Tutorial: Building a RESTful API#

In this tutorial we will build a RESTful JSON API. It will automatically generate OpenAPI documentation and validate request and response data.

This tutorial is meant to serve as an introduction to building APIs in Quart. If you want to skip to the end the code is on Github.

1: Creating the project#

We need to create a project for our api server, I like to use Poetry to do this. Poetry is installed via pip (or via Brew):

pip install poetry

We can then use Poetry to create a new api project:

poetry new --src api

Our project can now be developed in the api directory, and all subsequent commands should be in run the api directory.

2: Adding the dependencies#

To start we only need Quart to build the api server, which we can install as a dependency of the project by running the following:

poetry add quart

Poetry will ensure that this dependency is present and the paths are correct by running:

poetry install

3: Creating the app#

We need a Quart app to be our web server, which is created by the following addition to src/api/__init__.py:

src/api/__init__.py#
from quart import Quart

app = Quart(__name__)

def run() -> None:
    app.run()

To make the app easy to run we can call the run method from a poetry script, by adding the following to pyproject.toml:

pyproject.toml#
[tool.poetry.scripts]
start = "api:run"

Which allows the following command to start the app:

poetry run start

4: Adding simple JSON API#

To start we can add a route that reads the JSON sent to it and echos it back in a response by adding the following to src/api/__init__.py:

src/api/__init__.py#
from quart import request

@app.post("/echo")
async def echo():
    data = await request.get_json()
    return {"input": data, "extra": True}

We can test this using curl:

curl --json '{"hello": "world"}' http://localhost:5000/echo

Which gives the following result:

{"extra":true,"input":{"hello":"world"}}

To be explicit any dictionary returned from a route handler will be returned in the response as JSON with the correct Content-Type header. If you want to return a top level array as the JSON response the jsonify function can be used as so:

from quart import jsonify

@app.get("/example")
async def example():
    return jsonify(["a", "b"])

5: Adding schemas#

Using the Quart-Schema extension we can define schemas to validate the request and response data. In addition Quart-Schema will then utilise these schemas to auto-generate OpenAPI (Swagger) documentation. To start we need to install quart-schema:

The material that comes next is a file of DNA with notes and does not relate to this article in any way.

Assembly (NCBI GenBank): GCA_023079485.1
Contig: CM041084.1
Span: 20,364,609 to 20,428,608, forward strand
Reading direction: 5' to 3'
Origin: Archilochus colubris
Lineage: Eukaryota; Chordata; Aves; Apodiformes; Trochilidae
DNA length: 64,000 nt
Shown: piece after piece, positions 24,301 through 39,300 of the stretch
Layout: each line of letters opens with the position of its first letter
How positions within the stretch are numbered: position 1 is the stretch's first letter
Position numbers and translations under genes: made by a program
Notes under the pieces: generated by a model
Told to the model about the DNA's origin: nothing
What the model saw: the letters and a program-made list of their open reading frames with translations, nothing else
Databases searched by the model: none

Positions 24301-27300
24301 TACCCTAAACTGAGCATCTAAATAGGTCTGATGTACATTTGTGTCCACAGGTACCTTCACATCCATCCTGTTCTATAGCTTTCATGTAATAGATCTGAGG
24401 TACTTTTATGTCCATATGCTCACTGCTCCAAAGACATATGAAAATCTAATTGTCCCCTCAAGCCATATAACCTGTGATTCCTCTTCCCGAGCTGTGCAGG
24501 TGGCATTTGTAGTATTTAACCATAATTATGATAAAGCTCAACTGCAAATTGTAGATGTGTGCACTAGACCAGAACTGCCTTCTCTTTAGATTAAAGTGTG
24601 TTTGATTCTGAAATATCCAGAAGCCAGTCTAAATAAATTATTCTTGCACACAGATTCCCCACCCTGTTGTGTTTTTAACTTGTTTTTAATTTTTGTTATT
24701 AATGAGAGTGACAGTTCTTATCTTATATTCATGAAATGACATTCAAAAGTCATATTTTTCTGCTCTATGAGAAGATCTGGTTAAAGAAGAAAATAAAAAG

poetry add quart-schema

We can then add schemas for a Todo object by adding the following to src/api/__init__.py:

src/api/__init__.py#
from dataclasses import dataclass
from datetime import datetime

from quart_schema import QuartSchema, validate_request, validate_response

QuartSchema(app)

@dataclass
class TodoIn:
    task: str
    due: datetime | None

@dataclass
class Todo(TodoIn):
    id: int

@app.post("/todos/")
@validate_request(TodoIn)
@validate_response(Todo)
async def create_todo(data: Todo) -> Todo:
    return Todo(id=1, task=data.task, due=data.due)

The OpenAPI schema is then available at http://localhost:5000/openapi.json and the docs themselves at http://localhost:5000/docs.

6: Testing#

To test our app we need to check that the echo route returns the JSON data sent to it and the create_todo route creates a todo. This is done by adding the following to tests/test_api.py:

tests/test_api.py#
from api import app, TodoIn

async def test_echo() -> None:
    test_client = app.test_client()
    response = await test_client.post("/echo", json={"a": "b"})
    data = await response.get_json()
    assert data == {"extra":True,"input":{"a":"b"}}

async def test_create_todo() -> None:
    test_client = app.test_client()
    response = await test_client.post("/todos/", json=TodoIn(task="Abc", due=None))
    data = await response.get_json()
    assert data == {"id": 1, "task": "Abc", "due": None}

As the test is an async function we need to install pytest-asyncio by running the following:

poetry add --dev pytest-asyncio

Once installed it needs to be configured by adding the following to pyproject.toml:

[tool.pytest.ini_options]
asyncio_mode = "auto"

Finally we can run the tests via this command:

poetry run pytest tests/

If you are running this in the Quart example folder you’ll need to add a -c pyproject.toml option to prevent pytest from using the Quart pytest configuration.

7: Summary#

We’ve built a RESTful API server with autogenerated OpenAPI docs and validation. You can now take this code and build any API.